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Unveiling the Pillars of Trust: The Importance of Audits in HOAs

Unveiling the Pillars of Trust: The Importance of Audits in HOAs

In the intricate tapestry of a homeowner's association (HOA), trust and transparency form the bedrock of a thriving community. At Priestley Management Company, we recognize the pivotal role audits play in upholding these values. In this blog post, we delve into the reasons why an audit is crucial for the well-being and sustainability of an HOA as noted below:

Financial Integrity:

At the heart of any successful HOA is sound financial management. Audits serve as a comprehensive check on the financial health of the association. They provide an unbiased assessment of financial records, ensuring accuracy and identifying any discrepancies. This not only safeguards the community's assets but also fosters confidence among homeowners, reinforcing the trust in the management's stewardship.

Compliance and Governance:

HOAs are governed by a set of rules, regulations, and legal requirements. Regular audits help ensure that the association is in compliance with local laws and its own governing documents. This not only mitigates legal risks but also ensures that the HOA operates within the bounds of ethical and transparent governance. Boards should always review their governing documents because in many cases, audits are required per the Associations documents.

Community Trust and Confidence:

Transparent and accountable HOA management fosters a positive relationship with homeowners. Regular audits demonstrate a commitment to honesty, responsibility, and openness. This, in turn, builds trust among community members, encouraging their active participation and support for the association's initiatives.

Budgeting and Future Planning:

Audits are instrumental in evaluating the effectiveness of the HOA's budgeting process. By reviewing past financial performance, an audit provides insights that can inform more accurate budgeting for the future. This helps the HOA plan for long-term projects, maintenance, and improvements, ensuring the community's sustained growth and enhancement.

Enhancing Property Values:

A well-managed and financially stable HOA is a magnet for potential homeowners. When residents perceive that their association is fiscally responsible and transparent, it adds value to their investment in the community. Property values are positively impacted, creating a win-win situation for all stakeholders.

When a Board is considering completing an audit, it is also important to know what type of audits available. Below are some of the audit types we see Associations utilize on a regular basis:

Full Audit:

In this audit, the Board hires the CPA to verify the financial statements and provide an opinion. An audit is a tool to enhance the credibility of the financial statements. It is the highest level of assurance a CPA can provide that the financial statements are free of material misstatement. Having an independent audit provides another level of assurance to the public that the financials are being properly presented and that management oversight is in place and is effective. An audit can provide the board of directors with useful knowledge of the financial statements and the adequacy of the oversight which is in place. An unqualified opinion from a CPA after an audit provides reasonable assurance to outside parties that the entity's financial statements fairly present its financial position and the results of operation in accordance with certain accounting principle.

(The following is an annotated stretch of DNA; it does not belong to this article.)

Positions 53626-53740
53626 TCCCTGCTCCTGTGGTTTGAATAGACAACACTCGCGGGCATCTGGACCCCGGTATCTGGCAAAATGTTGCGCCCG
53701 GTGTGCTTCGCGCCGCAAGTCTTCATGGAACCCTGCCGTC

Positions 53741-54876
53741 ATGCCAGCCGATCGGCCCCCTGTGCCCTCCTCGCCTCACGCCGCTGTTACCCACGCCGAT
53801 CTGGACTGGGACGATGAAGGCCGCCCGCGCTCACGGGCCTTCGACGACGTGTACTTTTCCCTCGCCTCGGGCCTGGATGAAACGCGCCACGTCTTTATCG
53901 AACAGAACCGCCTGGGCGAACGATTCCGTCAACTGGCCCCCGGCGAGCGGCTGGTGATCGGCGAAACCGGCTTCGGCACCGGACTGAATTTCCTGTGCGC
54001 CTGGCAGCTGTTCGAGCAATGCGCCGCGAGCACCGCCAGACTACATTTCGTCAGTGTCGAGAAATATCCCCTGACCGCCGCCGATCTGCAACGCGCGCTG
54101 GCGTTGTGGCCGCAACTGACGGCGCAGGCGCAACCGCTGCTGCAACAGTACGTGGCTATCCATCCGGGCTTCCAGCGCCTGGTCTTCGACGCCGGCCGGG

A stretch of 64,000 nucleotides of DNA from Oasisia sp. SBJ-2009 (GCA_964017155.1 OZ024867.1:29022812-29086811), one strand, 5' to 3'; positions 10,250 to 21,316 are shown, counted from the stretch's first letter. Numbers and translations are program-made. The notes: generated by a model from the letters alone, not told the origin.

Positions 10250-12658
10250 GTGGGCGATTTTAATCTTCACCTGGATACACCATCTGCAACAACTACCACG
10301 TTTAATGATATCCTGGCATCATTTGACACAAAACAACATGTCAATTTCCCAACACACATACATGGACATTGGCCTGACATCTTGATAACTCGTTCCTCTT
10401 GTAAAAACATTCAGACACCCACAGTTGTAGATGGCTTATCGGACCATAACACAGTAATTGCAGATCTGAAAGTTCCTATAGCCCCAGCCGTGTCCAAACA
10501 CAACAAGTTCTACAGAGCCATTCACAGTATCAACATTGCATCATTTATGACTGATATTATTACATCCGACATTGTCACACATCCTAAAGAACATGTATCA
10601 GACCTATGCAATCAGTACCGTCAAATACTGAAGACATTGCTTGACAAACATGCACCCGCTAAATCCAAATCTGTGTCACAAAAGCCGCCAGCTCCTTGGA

A review provides less assurance than an audit. In a financial statement review the independent CPA does not test individual transactions or seek to obtain an understanding of the association’s internal controls. A review is designed to be a surface evaluation of the organization’s financial statements. Statistical procedures, comparative reports, and various other forms of analysis are used. These methods provide some assurance that the financial statements are free of material misstatement. As is the case in an audit a CPA will compile the financial statements in a generally accepted comparable format and prepare the required notes. The resulting report can generally be made available to the public.


Unlike an audit or review, a compilation is not designed to provide assurance that the financial statements are free of misstatement. Rather in a compilation the CPA will take internally prepared financial statements or prepare financial statements from the data provided and arrange the data in the generally accepted conventional financial statement format. In a compilation the CPA signs off the financial statements and may or may not, according to the scope of the engagement, choose to include the prescribed notes to the financial statements. No probing is conducted beneath the surface unless the CPA becomes aware that the data provided is in error or is incomplete.

In essence, audits serve as the linchpin in the overarching framework of an HOA. They are not just a regulatory requirement; they are a testament to the commitment to transparency, accountability, and community well-being. At Priestley Management Company, we believe that regular audits are an investment in the future of your homeowner's association, ensuring its resilience and prosperity for years to come. If you have any questions about the audit process in your Association, please do not hesitate to reach out to us at PMC!